Seems like everyday I am telling someone new about how RSS and syndication will (already has for me) change the way people use the web. Last week it was our Dean for Research and just yesterday it was the guy at PSU who is responsible for technology spin-outs … when people catch on they love it … its always, “how can I get started?”
All that’s fine and dandy, but I am starting to wonder when everyone else is actually going to catch on. Here’s a quick example … a couple of weeks ago I emailed the people at PSU who are responsible for the LMS on our campus (ANGEL) to find out if it could do RSS (in either direction) … of course it can’t but I did get an invite to come and talk to them about just exactly “what do I mean …” Again, I have no problem helping out, I just wish this stuff would catch on in Higher Education (and in the real world as well) soon. I am dying to have my students, faculty, and research sponsors dialed in enough that I could push updates, assignments, and thoughts to them without having to spam them.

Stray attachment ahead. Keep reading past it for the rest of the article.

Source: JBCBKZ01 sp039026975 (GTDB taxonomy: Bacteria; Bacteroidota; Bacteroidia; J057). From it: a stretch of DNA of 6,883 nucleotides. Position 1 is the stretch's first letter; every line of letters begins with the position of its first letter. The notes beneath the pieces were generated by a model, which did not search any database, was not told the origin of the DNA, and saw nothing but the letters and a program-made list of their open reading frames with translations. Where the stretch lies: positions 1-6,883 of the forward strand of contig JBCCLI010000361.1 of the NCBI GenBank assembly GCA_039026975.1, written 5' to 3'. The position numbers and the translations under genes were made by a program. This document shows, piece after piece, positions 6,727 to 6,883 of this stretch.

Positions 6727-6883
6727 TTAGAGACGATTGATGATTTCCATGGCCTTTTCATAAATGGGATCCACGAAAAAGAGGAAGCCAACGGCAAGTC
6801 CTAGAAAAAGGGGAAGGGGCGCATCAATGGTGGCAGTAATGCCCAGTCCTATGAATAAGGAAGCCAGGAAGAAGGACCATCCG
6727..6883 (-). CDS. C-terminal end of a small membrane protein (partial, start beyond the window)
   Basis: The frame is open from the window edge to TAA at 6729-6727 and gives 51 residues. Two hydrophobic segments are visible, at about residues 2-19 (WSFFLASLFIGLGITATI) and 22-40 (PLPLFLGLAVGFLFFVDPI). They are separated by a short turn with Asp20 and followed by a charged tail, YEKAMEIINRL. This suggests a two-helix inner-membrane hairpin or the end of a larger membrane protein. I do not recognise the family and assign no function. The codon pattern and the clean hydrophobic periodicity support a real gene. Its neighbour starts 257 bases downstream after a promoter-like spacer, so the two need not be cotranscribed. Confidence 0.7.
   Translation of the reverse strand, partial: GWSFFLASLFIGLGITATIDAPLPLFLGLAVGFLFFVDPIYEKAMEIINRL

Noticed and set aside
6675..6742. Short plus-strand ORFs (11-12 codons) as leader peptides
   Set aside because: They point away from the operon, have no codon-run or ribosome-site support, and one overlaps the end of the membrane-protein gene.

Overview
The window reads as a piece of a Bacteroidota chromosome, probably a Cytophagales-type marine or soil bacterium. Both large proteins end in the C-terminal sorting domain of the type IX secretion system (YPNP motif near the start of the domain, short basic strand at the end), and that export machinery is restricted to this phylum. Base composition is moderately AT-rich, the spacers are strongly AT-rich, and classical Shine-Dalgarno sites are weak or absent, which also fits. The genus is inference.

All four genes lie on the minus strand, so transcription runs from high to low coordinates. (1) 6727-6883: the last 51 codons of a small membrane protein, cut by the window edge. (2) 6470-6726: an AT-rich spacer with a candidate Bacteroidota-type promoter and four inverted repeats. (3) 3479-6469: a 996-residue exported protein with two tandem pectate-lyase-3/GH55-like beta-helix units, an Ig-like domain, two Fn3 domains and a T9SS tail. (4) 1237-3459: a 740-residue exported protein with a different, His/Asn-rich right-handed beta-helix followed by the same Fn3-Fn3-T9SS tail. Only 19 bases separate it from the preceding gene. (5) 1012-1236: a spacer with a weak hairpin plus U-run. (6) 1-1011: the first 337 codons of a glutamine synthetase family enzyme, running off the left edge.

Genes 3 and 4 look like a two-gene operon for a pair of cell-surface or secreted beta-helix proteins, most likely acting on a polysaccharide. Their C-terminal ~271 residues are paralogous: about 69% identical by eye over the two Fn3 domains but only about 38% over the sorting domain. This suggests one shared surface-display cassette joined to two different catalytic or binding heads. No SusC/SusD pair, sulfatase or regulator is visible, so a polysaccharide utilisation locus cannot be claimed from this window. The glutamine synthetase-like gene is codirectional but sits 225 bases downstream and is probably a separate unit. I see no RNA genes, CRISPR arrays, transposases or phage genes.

I had read last week that Jupiter Research said RSS wasn’t going to catch on and was a marginal technology … that’s bullshit if you ask me, but they’re the research experts (hehe) … then today, came across this saying RSS is set to explode! Here’s to hoping it does! We built RSS into Edison Services over a year ago and for those who use it, they love it. Next year when I am teaching again, I will tell my students to get on the RSS Bus if they want to get updates and enclosures from me … no ANGEL or other crappy CMS/LMS anymore … all open source tools to power my classroom.
As a matter of fact, I am giving a talk at the ADC Institute next month that will focus on technologies that change the classroom. Apple was hoping I focus almost completely on their tools … I will, but will be doing a whole bunch of stuff with blogging, the power of open source tools, RSS, and the like. To tell you all the truth, Apple has some great tools — iSights, iPods, iLife, etc, but very little of it allows people to share — unless you want to shell out $100.00/year for a .Mac account. Its what we are going to talk with Apple about — how can they allow people on campuses to integrate their technologies with existing, standards-based protocols. At any rate, seems like a change for the better is coming.